While there is no clear definition of effective communication, courts and federal regulators consider a range of factors aimed at making sure patients have meaningful access to medical care, without imposing an undue burden on smaller physician practices, said Russoniello, a partner at the law firm Flaster/Greenberg.
Because most cases settle, there are few court precedents guiding the issue, legal experts say. The standards come from two areas of federal law addressing access for hearing impaired patients and those with limited English proficiency.
The Americans with Disabilities Act and similar state laws generally prohibit discrimination on the basis of disability. They require physician offices to provide reasonable public accommodations to ensure effective communication. The Rehabilitation Act bars discrimination by anyone who receives federal financial assistance, which includes physicians participating in Medicare, Medicaid or any other joint federal-state program.
"With any reasonable accommodation, it has to be a discussion between the two parties to try to come to a resolution," said Sharona Hoffman, co-director of the Law-Medicine Center at Case Western Reserve University in Ohio.
Similarly, Title VI of the 1964 Civil Rights Act prohibits discrimination on the basis of national origin, which the Dept. of Health and Human Services has interpreted to include language. The statute also applies to doctors accepting federal funds. Doctors participating exclusively in Medicare Part B may be exempt.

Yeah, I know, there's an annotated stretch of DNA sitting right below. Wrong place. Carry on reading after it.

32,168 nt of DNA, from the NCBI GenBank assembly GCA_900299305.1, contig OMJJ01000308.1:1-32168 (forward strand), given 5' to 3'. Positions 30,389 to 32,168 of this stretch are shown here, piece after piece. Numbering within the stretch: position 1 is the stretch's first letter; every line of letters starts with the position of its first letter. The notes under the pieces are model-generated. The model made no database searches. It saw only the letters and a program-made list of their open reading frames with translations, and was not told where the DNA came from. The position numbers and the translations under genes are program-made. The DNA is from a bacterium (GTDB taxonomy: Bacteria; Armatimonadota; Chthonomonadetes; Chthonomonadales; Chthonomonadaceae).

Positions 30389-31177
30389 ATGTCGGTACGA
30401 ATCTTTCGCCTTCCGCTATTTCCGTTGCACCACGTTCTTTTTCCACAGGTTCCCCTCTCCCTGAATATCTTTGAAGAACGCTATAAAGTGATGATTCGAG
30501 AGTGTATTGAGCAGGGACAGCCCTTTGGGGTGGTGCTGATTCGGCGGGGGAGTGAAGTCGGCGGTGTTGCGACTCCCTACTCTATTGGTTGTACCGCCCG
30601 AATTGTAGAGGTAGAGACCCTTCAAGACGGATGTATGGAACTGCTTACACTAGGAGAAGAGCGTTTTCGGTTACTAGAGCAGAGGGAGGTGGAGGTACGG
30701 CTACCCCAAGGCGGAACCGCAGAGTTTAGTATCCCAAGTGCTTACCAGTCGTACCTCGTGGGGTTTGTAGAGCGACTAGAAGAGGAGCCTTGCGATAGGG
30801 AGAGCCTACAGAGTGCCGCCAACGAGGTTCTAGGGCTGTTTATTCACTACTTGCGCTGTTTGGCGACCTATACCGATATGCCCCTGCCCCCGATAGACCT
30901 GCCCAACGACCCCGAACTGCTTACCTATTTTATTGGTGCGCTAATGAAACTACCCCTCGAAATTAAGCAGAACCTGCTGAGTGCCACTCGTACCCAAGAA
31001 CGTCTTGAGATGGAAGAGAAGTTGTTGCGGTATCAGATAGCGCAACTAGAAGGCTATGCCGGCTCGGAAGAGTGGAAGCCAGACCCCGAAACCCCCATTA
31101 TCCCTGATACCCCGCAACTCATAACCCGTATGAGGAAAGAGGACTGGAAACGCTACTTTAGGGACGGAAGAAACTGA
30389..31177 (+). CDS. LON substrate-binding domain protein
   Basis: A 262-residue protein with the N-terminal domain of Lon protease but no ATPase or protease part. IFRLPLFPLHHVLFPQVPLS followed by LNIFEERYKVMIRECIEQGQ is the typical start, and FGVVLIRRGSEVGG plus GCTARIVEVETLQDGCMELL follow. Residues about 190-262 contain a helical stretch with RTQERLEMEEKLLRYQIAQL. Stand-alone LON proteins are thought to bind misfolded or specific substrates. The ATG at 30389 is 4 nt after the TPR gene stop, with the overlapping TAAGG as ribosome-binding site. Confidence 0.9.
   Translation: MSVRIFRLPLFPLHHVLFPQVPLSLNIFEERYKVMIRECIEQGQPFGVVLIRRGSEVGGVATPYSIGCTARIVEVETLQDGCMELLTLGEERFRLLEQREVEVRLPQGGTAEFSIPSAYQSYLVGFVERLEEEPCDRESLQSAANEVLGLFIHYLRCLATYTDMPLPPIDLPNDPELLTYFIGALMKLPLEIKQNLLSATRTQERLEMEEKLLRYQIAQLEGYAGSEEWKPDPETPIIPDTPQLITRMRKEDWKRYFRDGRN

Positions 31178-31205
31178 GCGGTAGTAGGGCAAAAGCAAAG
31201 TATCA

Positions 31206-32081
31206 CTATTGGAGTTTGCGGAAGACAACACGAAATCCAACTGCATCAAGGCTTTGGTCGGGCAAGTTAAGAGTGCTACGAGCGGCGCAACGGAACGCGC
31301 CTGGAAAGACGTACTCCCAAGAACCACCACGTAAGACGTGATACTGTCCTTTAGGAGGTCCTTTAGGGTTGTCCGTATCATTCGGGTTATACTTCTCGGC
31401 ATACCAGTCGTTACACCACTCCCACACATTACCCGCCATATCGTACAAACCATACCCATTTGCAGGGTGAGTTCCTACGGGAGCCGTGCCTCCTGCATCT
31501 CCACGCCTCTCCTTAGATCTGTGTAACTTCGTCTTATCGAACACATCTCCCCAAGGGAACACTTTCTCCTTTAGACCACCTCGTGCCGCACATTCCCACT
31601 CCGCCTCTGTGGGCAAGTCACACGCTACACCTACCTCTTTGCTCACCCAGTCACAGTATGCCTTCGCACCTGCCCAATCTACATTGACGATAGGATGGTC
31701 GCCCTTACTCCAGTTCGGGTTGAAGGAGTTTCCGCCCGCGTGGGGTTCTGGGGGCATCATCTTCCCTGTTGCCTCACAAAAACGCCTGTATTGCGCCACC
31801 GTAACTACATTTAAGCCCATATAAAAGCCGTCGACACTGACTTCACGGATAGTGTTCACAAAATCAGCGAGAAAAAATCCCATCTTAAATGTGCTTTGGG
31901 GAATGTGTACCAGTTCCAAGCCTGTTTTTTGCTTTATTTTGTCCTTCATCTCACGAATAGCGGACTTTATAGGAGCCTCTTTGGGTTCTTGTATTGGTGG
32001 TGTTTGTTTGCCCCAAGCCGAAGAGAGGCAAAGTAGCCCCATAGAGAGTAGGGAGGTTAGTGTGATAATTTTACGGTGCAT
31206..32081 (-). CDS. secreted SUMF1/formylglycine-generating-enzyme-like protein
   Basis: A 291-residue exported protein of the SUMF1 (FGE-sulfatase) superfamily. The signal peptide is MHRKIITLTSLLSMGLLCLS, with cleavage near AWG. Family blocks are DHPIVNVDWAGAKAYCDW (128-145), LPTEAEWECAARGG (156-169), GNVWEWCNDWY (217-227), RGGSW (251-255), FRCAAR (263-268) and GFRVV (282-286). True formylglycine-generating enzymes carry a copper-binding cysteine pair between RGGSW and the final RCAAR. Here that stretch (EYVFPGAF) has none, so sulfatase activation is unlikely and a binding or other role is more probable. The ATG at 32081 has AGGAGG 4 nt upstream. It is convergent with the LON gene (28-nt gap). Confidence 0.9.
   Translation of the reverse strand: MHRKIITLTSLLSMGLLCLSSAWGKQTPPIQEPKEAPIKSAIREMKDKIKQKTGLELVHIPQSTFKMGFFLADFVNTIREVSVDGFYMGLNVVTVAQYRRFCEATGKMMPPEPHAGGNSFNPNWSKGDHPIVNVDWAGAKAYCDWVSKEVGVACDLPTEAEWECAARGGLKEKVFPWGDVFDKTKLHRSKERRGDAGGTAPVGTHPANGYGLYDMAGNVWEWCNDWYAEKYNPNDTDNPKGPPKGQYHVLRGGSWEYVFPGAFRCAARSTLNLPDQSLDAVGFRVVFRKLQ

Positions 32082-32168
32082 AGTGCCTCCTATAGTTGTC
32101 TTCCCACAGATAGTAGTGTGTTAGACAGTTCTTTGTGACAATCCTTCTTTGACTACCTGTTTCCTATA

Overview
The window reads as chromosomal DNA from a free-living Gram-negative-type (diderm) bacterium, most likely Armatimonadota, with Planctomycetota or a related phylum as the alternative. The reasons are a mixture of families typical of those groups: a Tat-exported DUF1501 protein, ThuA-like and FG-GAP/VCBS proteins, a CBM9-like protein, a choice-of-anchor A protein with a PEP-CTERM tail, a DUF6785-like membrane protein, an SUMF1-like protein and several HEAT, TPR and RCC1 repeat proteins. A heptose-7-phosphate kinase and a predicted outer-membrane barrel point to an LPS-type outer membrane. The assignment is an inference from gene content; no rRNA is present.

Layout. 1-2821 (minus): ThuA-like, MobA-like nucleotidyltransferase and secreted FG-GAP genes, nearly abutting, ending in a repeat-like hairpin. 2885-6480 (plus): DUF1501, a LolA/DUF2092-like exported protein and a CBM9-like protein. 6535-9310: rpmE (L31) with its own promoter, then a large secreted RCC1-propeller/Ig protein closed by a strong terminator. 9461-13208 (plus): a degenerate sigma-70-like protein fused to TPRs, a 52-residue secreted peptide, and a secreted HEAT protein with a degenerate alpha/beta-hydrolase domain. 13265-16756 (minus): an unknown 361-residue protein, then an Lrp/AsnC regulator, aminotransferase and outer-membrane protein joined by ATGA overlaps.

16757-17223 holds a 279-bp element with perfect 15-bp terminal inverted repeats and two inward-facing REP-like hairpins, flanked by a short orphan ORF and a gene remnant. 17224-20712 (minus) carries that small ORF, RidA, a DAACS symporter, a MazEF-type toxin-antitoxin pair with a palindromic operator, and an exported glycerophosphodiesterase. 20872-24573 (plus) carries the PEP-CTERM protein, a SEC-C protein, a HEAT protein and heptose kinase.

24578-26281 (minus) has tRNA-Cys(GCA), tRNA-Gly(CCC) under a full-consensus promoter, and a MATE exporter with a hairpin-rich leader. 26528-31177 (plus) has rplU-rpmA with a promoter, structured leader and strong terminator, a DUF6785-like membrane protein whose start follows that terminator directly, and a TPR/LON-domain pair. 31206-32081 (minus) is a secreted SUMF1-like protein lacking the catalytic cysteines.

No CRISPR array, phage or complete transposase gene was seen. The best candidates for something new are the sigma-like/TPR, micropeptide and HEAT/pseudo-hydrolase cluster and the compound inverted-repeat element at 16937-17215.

HHS regulations require physicians to create a plan for accommodating non-English speaking patients using four factors: number of patients with limited English skills, frequency of visits, importance of service provided, and available resources and costs. Federal guidelines also spell out a variety of tools physicians can use to communicate with deaf or non-English speaking patients, from written notes or documents to video, telephonic or computer-based translator services to bilingual staff.
Whether a qualified interpreter is required generally depends on the seriousness or urgency of care, Russoniello said. For example, a complex diagnosis or treatment decision, such as surgery, likely warrants an interpreter, as opposed to routine or maintenance care.
Cost still an issue
Physicians don't deny the need for effective communication. But they say the unfunded legal mandates leave doctors to bear the expense. For that reason, doctors say they should be part of the conversation -- as in any other treatment decision -- as to whether a translator is required.